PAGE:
Tuesday, January 12, 2010
Review - The Book of Eli
Question: What happens when put an American Gangster with an American Psycho and Dracula and add a hint of The Punisher?
Answer: You get desolate film meant to inspire hope.
The Book of Eli is a few different movies rolled into one. It’s an action/adventure flick complete with the requisite speeding cars, shoot-outs and fight scenes. It’s also a post-apocalyptic thriller with all of the necessary shots of desolate landscapes, civilization in disrepair and of course the limited resource that’s incredibly precious.
But at the same time The Book of Eli is also a meditation on faith. The main characters utilize faith to varying degrees and the end of film leaves the audience with a shining example of the power of faith.
That could be a good thing or a bad thing.
The Book of Eli is about a lone man, Eli (Denzel Washington) shepherding a book that, he believes, holds the key to mankind’s salvation, civilization being in shambles due to an unspecified manmade event that put a hole in the atmosphere and requires everyone to wear shades. He’s on a mission to take it West.
Along the way Eli faces marauders and stumbles into a place that has a whiff of civilization. It’s lead by Carnegie (Gary Oldman). Carnegie also happens to be looking for a book, a special book that’ll help him shore up his powerbase. As luck would have it Eli’s book is the book that Carnegie’s after.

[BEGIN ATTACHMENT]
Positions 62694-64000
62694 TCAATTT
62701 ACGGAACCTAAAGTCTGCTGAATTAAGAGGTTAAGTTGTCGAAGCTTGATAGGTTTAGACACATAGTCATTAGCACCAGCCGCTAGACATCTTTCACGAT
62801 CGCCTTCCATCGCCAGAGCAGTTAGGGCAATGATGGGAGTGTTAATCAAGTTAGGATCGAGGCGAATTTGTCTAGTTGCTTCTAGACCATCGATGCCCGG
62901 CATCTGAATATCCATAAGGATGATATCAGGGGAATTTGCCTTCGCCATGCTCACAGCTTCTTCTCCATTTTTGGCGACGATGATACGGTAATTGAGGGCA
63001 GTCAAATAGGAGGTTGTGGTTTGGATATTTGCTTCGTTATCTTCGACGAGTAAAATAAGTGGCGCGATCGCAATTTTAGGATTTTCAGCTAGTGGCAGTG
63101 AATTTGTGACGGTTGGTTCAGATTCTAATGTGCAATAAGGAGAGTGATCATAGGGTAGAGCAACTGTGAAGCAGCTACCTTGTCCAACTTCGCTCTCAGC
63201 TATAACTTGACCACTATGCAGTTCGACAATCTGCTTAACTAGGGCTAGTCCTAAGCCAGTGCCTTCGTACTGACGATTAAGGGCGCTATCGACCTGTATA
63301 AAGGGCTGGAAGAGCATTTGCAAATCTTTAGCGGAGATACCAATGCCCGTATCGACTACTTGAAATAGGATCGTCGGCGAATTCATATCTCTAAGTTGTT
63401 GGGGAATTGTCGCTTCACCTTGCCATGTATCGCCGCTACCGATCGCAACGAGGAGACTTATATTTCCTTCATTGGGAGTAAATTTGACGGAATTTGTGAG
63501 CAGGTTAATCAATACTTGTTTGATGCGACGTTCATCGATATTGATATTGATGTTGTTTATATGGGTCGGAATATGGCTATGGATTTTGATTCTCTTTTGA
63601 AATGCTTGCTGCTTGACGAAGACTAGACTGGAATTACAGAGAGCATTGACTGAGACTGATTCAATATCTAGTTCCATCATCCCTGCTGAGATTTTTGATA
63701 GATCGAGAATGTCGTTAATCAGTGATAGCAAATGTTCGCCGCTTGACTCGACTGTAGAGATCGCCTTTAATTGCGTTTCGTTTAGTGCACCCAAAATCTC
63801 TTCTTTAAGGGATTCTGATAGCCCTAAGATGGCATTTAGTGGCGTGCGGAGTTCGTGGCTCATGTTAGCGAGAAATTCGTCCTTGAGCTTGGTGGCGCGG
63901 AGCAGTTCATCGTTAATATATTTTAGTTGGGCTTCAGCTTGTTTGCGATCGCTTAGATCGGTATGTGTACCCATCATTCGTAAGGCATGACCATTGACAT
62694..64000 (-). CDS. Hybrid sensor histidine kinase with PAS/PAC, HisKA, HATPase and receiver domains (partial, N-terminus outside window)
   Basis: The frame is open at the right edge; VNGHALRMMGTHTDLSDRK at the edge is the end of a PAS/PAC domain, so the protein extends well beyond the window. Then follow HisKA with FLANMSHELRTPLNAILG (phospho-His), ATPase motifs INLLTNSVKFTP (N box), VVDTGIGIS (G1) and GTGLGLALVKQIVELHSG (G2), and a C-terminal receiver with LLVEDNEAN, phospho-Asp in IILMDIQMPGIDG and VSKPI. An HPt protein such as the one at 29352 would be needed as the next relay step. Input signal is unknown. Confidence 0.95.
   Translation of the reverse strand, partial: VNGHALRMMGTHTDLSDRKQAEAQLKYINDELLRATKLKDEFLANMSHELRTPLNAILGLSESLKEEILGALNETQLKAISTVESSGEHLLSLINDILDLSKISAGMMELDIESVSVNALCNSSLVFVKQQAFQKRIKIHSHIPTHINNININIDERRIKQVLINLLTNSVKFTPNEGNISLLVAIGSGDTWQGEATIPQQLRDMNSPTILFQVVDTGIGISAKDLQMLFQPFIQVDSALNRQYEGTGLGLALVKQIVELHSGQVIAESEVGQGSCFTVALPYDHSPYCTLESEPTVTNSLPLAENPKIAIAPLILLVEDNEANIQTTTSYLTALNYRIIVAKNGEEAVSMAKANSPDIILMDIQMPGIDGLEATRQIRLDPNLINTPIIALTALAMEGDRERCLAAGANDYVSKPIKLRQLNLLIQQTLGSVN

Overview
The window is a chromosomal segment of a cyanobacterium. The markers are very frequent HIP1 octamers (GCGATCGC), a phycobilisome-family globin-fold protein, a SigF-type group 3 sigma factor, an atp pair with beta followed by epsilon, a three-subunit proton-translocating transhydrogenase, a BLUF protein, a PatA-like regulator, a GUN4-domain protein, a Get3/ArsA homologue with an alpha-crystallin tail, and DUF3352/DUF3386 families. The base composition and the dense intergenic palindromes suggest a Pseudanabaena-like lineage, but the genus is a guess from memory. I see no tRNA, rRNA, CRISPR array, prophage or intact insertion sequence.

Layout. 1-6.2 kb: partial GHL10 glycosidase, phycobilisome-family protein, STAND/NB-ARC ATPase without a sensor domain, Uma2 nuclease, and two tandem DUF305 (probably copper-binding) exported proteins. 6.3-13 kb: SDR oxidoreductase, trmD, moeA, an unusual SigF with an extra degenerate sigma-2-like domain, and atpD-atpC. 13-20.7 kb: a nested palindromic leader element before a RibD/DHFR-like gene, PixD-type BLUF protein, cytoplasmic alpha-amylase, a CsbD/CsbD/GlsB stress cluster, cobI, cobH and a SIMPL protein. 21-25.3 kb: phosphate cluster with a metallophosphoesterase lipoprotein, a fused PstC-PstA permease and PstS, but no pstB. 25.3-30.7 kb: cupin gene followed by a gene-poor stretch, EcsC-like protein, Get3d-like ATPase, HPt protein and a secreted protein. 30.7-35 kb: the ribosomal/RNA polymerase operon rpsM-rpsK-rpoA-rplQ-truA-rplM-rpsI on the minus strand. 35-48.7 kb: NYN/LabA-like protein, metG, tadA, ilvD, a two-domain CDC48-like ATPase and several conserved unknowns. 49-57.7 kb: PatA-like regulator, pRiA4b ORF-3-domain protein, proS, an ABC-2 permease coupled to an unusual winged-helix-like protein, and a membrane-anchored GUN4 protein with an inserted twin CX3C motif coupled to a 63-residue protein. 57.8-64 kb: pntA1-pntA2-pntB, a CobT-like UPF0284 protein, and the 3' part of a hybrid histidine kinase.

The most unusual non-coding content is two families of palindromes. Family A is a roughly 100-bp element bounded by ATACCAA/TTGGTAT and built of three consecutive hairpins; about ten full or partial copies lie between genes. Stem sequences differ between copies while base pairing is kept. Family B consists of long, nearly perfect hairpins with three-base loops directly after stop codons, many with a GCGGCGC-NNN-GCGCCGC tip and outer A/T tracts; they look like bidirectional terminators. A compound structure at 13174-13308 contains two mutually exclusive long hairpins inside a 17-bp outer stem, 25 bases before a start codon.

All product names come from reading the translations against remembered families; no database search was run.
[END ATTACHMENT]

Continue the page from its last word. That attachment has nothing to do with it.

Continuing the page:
Visually the film is impressive. When Eli explores the desiccated husk of civilization, it never feels like it’s a set it feels like the wasteland after an apocalypse. There’s a constant haze in the air and while watching the film you may actually find yourself parched.
The fight scenes are perfectly choreographed. Denzel’s lack of a of a stunt double creates the immense joy of actually seeing him whip ass. Even the silhouette fight sequence is captured perfectly.
The only real misstep the Hughes Brothers make is the attempt to make the film seem epic. The Book of Eli could have been subtitled “Scenes of Denzel Walking in Slow-motion.” Seriously, here’s an analogy; Tom Cruise running is to Mission Impossible 3 as Denzel Washington walking in slow motion is to The Book of Eli. No exaggeration.
Story-wise there are some things to be desired. The cause of the apocalypse is left vague, but annoyingly so. There’s only a hint as to what the catalyst was, but not the actual event. Also, the female characters seem paper thin, like Judd Apatow-flick thin. They’re little more than plot devices. Mila Kunis’ Solara is underdeveloped to say the least.
And that third act reveal borders on the preposterous.
The film also treads into ham-fisted dialogue at times. When Eli tells Solara about the world before, it’s almost cringe inducing. And when practically anyone mentions Eli’s book, the dialogue is so on the nose that it feels like an afterschool special.
On the plus side, the story is packed with cute nods to “the world before.” Having two generations pass since the apocalypse was a clever touch. And the characters are decently motivated and behave accordingly.
Back to the characters on the notion that the film is a meditation on faith; faith is crucial to the three lead characters. Eli wants to restore it, while Carnegie hopes to instill it. Meanwhile Solara has just found it.
All in all on the macro scale The Book of Eli works well; it looks great and has strong performances. But under the microscope it falters with scrutiny.